Today, every chief executive officer must deliver results now, not in 15 months from now. Given the challenges of a full ERP implementation, it’s difficult for them to promise their board of directors that with the ERP project, they are going to see savings in 24 to 36 months of such-and-such amount. They want to see the return on investment now.
The challenge involves scoping and sequencing the ERP implementation to maximize the rapid business payback but without jeopardizing the overall power that ERP integration promises. Many ways exist to accomplish this and a good integration partner can offer advice on them.

7. Starting too late to address all things data (architecture, standards, management, cleansing, and so on)

An ERP investment will be substantial, but one has to remember: These systems are only as good as the fundamental data that enters them. And that’s where a common problem erupts. Far too often, research indicates, companies think about the quality and accuracy of their data too late in the project. But: The consistency and accuracy of the data is critical.
Therefore it is inevitable to start thinking about the data on the day the project begins, not two months before the application goes live. It takes time to determine the new data standards the company will employ, as well as to cleanse and transfer all the existing data. This ensures that valuable information about customers, vendors or accounts is consistent with how the enterprise wants to run its business going forward.
For example, it’s not unusual for a company’s vendors to have more knowledge about the company’s purchasing patterns than it has about itself. Suppose that a company is buying products and services from a major chemical manufacturer that supplies its needs in 32 countries. If this manufacturer is well run, it probably knows more about the buying company and what it is buying than the company itself knows about such purchases. But an ERP implementation can give this company the technical power to change this and get the upper hand so that it can push for a further 10 percent discount on price. This works, though, only if the company’s data is consistent and up-to-date and if it has instant access to it to make that case for a price break.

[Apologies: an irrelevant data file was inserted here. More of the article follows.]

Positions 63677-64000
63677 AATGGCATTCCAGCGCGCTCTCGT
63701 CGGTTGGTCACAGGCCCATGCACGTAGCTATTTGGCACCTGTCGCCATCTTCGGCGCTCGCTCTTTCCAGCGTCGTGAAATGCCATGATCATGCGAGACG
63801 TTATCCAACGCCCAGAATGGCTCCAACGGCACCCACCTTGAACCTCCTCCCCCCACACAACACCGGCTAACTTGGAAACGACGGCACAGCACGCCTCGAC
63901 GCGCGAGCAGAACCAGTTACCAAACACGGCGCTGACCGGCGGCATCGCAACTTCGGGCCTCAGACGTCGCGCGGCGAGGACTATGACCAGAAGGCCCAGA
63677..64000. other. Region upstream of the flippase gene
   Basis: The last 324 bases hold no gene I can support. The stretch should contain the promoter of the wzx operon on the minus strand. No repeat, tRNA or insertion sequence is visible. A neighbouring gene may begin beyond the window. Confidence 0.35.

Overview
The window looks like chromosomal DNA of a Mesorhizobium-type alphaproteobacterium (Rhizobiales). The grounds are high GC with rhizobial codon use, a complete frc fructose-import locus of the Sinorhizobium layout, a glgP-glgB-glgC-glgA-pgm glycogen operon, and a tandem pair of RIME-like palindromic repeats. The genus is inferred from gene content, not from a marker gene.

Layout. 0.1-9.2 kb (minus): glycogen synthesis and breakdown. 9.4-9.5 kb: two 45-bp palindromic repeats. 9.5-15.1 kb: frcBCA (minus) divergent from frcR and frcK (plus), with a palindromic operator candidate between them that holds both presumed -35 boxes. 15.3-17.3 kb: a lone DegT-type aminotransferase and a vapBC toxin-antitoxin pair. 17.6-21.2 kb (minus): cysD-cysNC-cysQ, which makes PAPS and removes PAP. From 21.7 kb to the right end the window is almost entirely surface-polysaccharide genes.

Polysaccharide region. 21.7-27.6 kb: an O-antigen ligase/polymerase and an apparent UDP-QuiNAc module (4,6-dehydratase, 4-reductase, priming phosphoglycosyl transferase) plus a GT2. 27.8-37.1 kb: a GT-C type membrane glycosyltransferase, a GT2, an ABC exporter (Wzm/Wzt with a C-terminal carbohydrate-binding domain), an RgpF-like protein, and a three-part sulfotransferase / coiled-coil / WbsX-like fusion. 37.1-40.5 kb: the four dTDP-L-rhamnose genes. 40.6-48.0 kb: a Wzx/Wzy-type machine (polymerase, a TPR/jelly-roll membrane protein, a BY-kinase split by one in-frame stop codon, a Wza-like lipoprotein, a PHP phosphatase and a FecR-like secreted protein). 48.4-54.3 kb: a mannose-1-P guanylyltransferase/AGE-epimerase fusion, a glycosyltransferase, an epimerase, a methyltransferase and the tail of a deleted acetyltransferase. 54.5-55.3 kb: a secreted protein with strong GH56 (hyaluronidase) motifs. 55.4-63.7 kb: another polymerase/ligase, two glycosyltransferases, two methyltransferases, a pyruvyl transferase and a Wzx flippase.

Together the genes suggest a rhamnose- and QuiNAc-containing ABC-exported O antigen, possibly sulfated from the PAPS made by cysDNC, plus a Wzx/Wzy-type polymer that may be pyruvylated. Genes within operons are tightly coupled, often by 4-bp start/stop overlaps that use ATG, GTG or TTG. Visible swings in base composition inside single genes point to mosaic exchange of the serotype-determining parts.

6. Failing to staff the team with “A” players from business and technical sides of the organization, including program management

This can be a major challenge. A company needs top-notch players for these projects — not just technical stars but stellar performers from the business side as well. Indeed, if the company has to trade off in terms of quality in one area, it should never skimp on business talent. It can perhaps trade off on technical expertise because the consultant it retains retain can bring in skilled technicians.
And the “A” players should encompass program managers to the most junior members of the team. Important is not to enlist Joe and Joan Doe simply because they don’t have anything else to do at the moment. This part can be difficult because the best staff members undoubtedly are busy with other assignments and because some of the larger ERP projects can involve 200 to 300 people. But freeing some of the very best players for this project team is crucial.
It is easy to justify the use of this top talent. The company is investing in their careers and in its own future success. By the time the project goes live, the best talent is immersed in the new strategy and the new operating system for the company. The result is a tremendous inventory of exceptional talent — and the company will realize firsthand that the best projects succeed when the team members are its stars.

For further information on ERP see the print edition of SAP INFO.

Clive Weightman